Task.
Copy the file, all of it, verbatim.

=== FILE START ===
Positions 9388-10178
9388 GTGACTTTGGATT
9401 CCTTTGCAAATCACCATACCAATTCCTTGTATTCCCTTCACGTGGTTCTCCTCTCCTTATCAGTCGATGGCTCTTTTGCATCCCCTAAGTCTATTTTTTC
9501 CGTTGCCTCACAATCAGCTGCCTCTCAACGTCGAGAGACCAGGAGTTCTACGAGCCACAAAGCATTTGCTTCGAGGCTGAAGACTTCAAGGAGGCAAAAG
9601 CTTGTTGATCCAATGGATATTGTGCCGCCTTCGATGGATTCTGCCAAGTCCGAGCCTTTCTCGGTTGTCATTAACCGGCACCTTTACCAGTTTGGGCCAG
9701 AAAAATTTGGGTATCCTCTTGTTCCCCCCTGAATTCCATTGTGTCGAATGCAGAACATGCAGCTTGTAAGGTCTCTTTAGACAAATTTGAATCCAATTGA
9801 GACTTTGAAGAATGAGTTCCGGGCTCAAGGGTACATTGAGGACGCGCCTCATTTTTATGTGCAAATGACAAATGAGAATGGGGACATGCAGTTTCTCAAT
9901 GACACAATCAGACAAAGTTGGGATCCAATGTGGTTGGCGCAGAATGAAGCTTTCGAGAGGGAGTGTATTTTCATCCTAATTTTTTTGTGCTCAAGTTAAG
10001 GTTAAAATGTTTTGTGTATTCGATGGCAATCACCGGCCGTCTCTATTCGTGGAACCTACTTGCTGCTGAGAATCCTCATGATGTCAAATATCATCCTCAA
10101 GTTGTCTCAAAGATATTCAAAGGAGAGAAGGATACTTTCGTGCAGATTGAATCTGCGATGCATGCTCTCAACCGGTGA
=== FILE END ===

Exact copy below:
Positions 9388-10178
9388 GTGACTTTGGATT
9401 CCTTTGCAAATCACCATACCAATTCCTTGTATTCCCTTCACGTGGTTCTCCTCTCCTTATCAGTCGATGGCTCTTTTGCATCCCCTAAGTCTATTTTTTC
9501 CGTTGCCTCACAATCAGCTGCCTCTCAACGTCGAGAGACCAGGAGTTCTACGAGCCACAAAGCATTTGCTTCGAGGCTGAAGACTTCAAGGAGGCAAAAG
9601 CTTGTTGATCCAATGGATATTGTGCCGCCTTCGATGGATTCTGCCAAGTCCGAGCCTTTCTCGGTTGTCATTAACCGGCACCTTTACCAGTTTGGGCCAG
9701 AAAAATTTGGGTATCCTCTTGTTCCCCCCTGAATTCCATTGTGTCGAATGCAGAACATGCAGCTTGTAAGGTCTCTTTAGACAAATTTGAATCCAATTGA
9801 GACTTTGAAGAATGAGTTCCGGGCTCAAGGGTACATTGAGGACGCGCCTCATTTTTATGTGCAAATGACAAATGAGAATGGGGACATGCAGTTTCTCAAT
9901 GACACAATCAGACAAAGTTGGGATCCAATGTGGTTGGCGCAGAATGAAGCTTTCGAGAGGGAGTGTATTTTCATCCTAATTTTTTTGTGCTCAAGTTAAG
10001 GTTAAAATGTTTTGTGTATTCGATGGCAATCACCGGCCGTCTCTATTCGTGGAACCTACTTGCTGCTGAGAATCCTCATGATGTCAAATATCATCCTCAA
10101 GTTGTCTCAAAGATATTCAAAGGAGAGAAGGATACTTTCGTGCAGATTGAATCTGCGATGCATGCTCTCAACCGGTGA